Imaging breakthrough highlights atoms in highest resolution ever
Researchers at Cornell University have snapped the clearest images of atoms ever taken. Aided by new noise-reducing algorithms, the images are of such high resolution that, the team says, they almost reach the ultimate limit possible.
The images were taken of atoms in a praseodymium orthoscandate (PrScO3) crystal, zoomed in 100 million times. The atoms can be clearly seen as bright dots, surrounded by red “clouds”, which, according to the researchers, are blurring created by the jiggling of the atoms themselves.
The unprecedented clarity comes from a combination of things. First is the general technique, known as electron ptychography, which works by scanning the patterns of how electrons scatter off the target material. Several different scans are done, with areas that overlap between each scan, and the instrument focuses on what changes there are in those overlapping areas between scans. That allows them to better determine the shape of the object that created the pattern.
The detector itself – known as an electron microscope pixel array detector (EMPAD) – uses a blurred beam to first capture a wider range of data. Then, that blurring is corrected through a series of algorithms that reconstruct the data, ultimately creating an image with a resolution on the scale of picometers, or one-thousandth of a nanometer.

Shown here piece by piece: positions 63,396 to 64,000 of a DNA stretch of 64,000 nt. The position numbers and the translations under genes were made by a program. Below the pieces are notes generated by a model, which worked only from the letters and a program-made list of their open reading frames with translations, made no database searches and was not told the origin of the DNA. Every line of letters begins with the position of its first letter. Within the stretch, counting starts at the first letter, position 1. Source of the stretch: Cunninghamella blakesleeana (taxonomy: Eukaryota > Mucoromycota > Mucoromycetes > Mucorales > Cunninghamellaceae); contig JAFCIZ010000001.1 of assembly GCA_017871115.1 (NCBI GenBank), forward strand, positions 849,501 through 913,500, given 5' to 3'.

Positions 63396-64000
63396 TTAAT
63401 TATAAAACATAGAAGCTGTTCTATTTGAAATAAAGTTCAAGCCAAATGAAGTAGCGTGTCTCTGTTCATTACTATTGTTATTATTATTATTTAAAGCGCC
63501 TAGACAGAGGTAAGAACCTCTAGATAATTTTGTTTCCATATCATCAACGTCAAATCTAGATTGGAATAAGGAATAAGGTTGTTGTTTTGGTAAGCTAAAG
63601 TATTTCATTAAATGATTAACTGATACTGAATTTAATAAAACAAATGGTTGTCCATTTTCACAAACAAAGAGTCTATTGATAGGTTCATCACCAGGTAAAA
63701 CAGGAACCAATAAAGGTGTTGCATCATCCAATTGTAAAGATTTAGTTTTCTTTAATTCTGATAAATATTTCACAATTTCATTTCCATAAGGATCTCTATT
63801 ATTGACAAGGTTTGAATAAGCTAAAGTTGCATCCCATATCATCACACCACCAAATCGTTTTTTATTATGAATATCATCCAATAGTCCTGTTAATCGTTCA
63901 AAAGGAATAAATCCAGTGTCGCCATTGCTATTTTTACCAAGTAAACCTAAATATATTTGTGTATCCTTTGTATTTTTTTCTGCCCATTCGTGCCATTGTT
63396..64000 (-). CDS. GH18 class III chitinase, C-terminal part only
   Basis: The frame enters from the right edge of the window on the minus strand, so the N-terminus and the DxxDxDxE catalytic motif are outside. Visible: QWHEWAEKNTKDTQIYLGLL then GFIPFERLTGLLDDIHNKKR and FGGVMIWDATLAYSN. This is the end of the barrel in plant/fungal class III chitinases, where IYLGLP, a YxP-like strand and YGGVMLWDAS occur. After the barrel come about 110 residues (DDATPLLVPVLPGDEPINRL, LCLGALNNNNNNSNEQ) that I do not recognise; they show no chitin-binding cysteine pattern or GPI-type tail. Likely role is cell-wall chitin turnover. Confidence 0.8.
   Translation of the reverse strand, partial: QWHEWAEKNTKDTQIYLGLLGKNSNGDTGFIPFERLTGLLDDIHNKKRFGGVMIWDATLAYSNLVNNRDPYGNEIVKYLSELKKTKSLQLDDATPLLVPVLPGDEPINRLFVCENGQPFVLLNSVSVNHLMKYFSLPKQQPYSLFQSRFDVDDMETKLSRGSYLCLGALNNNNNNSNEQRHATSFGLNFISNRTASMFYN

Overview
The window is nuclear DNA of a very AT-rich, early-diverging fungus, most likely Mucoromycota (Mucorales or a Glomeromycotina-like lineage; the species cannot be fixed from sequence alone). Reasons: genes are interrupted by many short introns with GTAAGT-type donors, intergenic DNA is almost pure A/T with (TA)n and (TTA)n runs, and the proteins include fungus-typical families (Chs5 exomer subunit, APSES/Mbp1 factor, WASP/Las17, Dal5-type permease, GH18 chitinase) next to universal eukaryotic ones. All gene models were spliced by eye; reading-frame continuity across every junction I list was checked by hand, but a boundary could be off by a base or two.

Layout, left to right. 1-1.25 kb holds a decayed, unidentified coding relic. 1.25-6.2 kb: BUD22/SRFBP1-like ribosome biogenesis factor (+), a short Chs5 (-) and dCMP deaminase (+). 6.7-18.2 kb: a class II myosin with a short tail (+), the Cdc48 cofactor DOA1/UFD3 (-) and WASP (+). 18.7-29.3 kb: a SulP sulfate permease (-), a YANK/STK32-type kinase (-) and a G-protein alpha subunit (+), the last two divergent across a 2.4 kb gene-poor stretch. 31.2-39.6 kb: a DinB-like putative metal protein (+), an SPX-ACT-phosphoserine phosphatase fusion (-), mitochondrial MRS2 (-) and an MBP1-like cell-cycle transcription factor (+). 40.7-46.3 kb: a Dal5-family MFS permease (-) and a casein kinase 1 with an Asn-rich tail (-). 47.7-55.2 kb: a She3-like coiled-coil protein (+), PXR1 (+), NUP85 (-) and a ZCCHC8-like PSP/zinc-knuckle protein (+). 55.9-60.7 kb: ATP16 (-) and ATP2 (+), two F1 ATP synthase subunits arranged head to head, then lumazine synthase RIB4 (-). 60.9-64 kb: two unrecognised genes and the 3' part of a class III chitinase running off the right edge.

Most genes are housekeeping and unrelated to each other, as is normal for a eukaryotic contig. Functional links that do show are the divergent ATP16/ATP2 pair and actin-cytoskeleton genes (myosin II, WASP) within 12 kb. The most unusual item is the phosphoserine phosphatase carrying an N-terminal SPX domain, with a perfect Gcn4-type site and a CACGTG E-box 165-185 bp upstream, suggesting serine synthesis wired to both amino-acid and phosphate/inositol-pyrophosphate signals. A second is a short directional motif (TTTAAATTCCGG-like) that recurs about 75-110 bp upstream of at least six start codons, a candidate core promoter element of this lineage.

“With these new algorithms, we’re now able to correct for all the blurring of our microscope to the point that the largest blurring factor we have left is the fact that the atoms themselves are wobbling, because that’s what happens to atoms at finite temperature,” says David Muller, lead author of the study. “When we talk about temperature, what we’re actually measuring is the average speed of how much the atoms are jiggling.”
In fact, the team says that the images are approaching the physical limits for highest resolutions possible at this scale. That said, there are a few things that could be done to reduce the jiggle blur – use heavier atoms that jiggle less, or cool the samples down towards absolute zero, where that movement stops. But even then, quantum fluctuations would still produce some blur.
The researchers say that the breakthrough could be used for peering closer at quantum computer components, or bioimaging.
The study was published in the journal Science.
Source: Cornell University